With 100 percent of all the ballots counted aside from those
of soldiers and diplomats, the Likud Party has won 37 (19 in
previous Knesset) seats in the 16th Knesset, while Labor has
won 19 (25). The Shinui Party got 15 (6) seats, Shas got 11
(17), the rightist National Union 7, left-wing Meretz 6 (10),
United Torah Judaism 5 (5), and the National Religious Party,
5 (5). Yisrael B'Aliya headed by Natan Sharansky won 2 (6)
seats, Am Echad 4 (2) seats and the Arab parties a combined 9
The nationwide voter turnout was an all-time low of 68.5
percent. For the last parliamentary election in 1999, nearly
79 percent of eligible Israelis cast votes. The voter turnout
in Jerusalem was higher than the national average, with 72
percent casting ballots, the Central Elections Committee
The overall participation was the lowest rate in the
country's history as some 3.2 million out of 4.7 citizens
voted. Up until now the lowest turnout was in 1951 when 75
percent of the 925,000 eligible voters cast their ballot.
Also, in the special elections for prime minister that took
place two years ago, only 62 percent of those eligible went
to the polls.
In terms of percentages, some of the results were as follows:
Likud Party 30.8, Labor 15.8, Shinui 12.5, Shas 9.2, National
Union 5.9, Meretz 5, United Torah Judaism 4.1, National
Religious Party 4.1.
The most votes among the parties that apparently did not make
it into the Knesset were received by Herut which got 34,000
votes, just over 1 percent. The threshold of 1.5 percent is
expected to be over 46,000 votes. Behind Herut was Green Leaf
with 31,000 votes, just under 1 percent. Ahavat Yisrael, the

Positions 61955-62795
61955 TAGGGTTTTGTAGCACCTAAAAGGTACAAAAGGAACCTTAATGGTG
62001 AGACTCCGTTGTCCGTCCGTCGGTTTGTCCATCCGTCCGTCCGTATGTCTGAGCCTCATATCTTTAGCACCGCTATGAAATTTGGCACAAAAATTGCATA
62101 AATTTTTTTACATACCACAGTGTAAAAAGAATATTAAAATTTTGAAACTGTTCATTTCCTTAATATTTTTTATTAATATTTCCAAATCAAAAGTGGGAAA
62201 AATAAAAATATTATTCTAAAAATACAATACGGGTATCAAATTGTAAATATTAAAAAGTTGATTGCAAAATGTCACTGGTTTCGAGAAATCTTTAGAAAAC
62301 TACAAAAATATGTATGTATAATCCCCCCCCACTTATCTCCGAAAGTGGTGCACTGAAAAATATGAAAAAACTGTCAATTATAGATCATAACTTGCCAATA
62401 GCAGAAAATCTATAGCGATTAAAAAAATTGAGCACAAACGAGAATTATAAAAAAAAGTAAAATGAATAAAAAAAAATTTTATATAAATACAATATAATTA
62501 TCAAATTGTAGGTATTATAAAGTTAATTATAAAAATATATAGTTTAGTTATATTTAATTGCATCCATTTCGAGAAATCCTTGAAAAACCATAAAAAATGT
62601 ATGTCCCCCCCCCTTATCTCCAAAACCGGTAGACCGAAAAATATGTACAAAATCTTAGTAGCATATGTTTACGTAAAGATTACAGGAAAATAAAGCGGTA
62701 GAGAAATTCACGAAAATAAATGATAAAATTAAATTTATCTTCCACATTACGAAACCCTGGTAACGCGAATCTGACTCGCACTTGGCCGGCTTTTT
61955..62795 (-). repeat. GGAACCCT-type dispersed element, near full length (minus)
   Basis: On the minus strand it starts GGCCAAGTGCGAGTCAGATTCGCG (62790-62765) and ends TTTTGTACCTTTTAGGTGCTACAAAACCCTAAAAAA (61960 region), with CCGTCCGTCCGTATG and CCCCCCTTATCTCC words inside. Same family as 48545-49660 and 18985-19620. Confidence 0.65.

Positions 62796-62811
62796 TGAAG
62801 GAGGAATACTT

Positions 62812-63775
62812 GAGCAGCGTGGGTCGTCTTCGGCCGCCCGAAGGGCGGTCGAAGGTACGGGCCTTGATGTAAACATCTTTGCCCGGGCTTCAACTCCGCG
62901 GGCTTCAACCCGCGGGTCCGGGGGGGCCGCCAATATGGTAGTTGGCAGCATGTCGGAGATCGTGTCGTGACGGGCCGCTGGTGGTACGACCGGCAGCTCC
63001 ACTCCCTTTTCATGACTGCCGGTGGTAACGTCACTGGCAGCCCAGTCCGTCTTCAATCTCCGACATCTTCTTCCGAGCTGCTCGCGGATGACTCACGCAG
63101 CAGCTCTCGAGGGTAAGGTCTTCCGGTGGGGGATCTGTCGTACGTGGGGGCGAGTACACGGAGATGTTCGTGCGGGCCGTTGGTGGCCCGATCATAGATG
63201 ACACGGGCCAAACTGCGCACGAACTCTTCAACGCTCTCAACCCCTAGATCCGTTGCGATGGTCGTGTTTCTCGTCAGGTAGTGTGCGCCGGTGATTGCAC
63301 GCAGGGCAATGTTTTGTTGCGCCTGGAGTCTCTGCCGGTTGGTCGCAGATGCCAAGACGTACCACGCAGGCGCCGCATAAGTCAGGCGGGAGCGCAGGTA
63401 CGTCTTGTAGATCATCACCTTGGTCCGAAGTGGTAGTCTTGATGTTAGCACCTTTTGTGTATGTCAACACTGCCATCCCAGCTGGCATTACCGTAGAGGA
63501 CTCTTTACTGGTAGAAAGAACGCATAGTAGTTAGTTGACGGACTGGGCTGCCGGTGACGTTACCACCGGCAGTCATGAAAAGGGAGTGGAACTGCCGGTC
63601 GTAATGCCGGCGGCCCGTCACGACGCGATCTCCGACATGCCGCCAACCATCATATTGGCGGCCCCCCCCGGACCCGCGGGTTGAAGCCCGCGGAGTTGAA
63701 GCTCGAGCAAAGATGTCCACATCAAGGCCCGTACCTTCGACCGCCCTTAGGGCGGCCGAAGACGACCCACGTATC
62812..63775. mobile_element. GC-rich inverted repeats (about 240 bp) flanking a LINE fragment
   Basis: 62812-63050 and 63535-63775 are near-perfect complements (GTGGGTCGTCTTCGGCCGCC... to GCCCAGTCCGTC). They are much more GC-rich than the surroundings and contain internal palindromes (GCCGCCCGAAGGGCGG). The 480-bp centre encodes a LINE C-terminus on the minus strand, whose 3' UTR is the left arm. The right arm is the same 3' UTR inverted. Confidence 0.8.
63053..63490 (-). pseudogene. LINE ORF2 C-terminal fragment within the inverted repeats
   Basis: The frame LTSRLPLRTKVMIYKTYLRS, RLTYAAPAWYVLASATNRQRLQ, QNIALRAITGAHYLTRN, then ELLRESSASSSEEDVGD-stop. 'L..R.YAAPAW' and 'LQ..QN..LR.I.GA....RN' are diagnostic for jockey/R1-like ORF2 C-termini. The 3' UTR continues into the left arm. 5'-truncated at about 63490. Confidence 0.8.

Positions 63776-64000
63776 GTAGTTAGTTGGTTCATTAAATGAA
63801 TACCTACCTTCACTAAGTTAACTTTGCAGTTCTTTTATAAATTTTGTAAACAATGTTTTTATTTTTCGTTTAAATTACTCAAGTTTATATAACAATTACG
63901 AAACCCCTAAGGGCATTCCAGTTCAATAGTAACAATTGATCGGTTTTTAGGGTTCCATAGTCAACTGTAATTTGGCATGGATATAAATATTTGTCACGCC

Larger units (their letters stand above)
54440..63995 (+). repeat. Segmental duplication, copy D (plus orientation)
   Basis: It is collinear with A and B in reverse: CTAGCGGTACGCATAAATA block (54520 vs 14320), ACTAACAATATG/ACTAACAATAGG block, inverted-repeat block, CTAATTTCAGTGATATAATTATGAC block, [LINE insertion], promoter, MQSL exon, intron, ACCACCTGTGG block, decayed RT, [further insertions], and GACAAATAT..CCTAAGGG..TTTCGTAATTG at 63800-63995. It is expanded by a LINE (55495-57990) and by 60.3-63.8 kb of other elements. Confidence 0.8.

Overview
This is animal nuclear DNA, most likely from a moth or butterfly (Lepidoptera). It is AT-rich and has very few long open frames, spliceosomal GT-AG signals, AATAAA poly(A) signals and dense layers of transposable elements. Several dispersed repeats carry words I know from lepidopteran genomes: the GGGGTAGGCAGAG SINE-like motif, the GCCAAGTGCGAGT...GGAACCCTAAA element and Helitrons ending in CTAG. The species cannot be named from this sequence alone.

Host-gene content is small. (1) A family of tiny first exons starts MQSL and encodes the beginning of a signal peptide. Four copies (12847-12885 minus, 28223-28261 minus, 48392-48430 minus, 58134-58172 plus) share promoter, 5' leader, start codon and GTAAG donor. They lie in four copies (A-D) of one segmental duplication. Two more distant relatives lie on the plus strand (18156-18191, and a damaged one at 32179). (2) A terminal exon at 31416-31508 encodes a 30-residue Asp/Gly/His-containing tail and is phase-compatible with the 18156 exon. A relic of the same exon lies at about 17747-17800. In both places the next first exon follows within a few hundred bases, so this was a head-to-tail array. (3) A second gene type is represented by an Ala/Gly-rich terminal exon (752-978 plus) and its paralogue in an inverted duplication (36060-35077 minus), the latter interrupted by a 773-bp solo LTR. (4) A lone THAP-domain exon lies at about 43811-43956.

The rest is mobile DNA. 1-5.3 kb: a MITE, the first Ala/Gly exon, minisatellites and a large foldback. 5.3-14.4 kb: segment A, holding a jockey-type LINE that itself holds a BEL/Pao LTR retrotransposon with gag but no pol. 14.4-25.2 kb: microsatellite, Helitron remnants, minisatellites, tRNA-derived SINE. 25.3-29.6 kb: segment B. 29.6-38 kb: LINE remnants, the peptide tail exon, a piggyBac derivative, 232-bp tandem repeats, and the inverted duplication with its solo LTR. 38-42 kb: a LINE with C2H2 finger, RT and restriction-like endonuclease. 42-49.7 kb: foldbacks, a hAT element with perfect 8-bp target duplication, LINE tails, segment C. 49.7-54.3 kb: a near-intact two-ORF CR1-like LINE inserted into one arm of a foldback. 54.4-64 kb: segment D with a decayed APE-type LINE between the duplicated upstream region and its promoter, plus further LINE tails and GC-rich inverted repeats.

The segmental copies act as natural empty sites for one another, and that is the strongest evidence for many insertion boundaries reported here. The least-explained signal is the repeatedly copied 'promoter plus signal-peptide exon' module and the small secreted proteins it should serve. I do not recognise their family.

party of HaRav Yitzhak Kadourie, received just over 5,000
Sharon thus became the first Israeli prime minister to win re-
election since the 1980s. Over the past 20 years, Yitzhak
Shamir, Shimon Peres, Benjamin Netanyahu, and Ehud Barak were
not reelected to another term. Prime Minister Rabin was
murdered in office. Results are expected to be officially
announced on Thursday and published next Tuesday. The Knesset
is scheduled to convene first on February 17, but the
government may be formed several weeks later.
Labor Party leader Amram Mitzna called Prime Minister Ariel
Sharon to congratulate him on his election victory within a
few minutes of the polls' closing. The two also decided they
would meet, officials said. Mitzna and other Labor officials
reiterated after the elections that they would not join a
government led by Sharon.
Sharon said over and over that he wants another unity
government similar to that which Labor broke up in late
October. He has threatened to call new elections if he cannot
form such a government.
Meretz leader Yossi Sarid has resigned his leadership of the
party. Despite the addition of Yossi Beilin to the ranks of
Meretz, the party suffered a resounding fall. Meretz MK
Zehava Gal-On said the results "constitute a collapse of the
peace camp" in Israel.
Prime Minister Ariel Sharon reacted to the election results
with "guarded happiness," an aide said. "We can take joy in
victory but there is no room for celebration," Sharon said in
a later statement. Once terrorism is defeated, "then together
we can celebrate the victory of Israel," Sharon said, adding
that "the people want unity."
Nearly 8,000 polling stations opened at 7 A.M. on Tuesday,
with 4,720,074 Israelis eligible to vote in the election. All
Israeli citizens with valid Israeli identity cards were
eligible to vote, regardless of their permanent residence.
In his statement to his own Labor party, leader Amram Mitzna
said, "There's no shame to being in the opposition and I
promise you our time there will be brief. Sharon wants the
Labor party to be his fig leaf. We will not join him, but aim
to replace him. I don't intend to give up our path for
ministerial seats." Shimon Peres also said that there is no
basis for a unity government.
Israel imposed a total closure Sunday on the West Bank and
Gaza Strip until after the elections, following warnings that
Palestinian terrorists planned attacks on Election Day. Over
the weekend, Israeli troops carried out two large-scale
operations in the Gaza Strip in response to Palestinian
rocket attacks on Israeli communities within Gaza and inside
Israel. At least 12 Palestinians were killed and dozens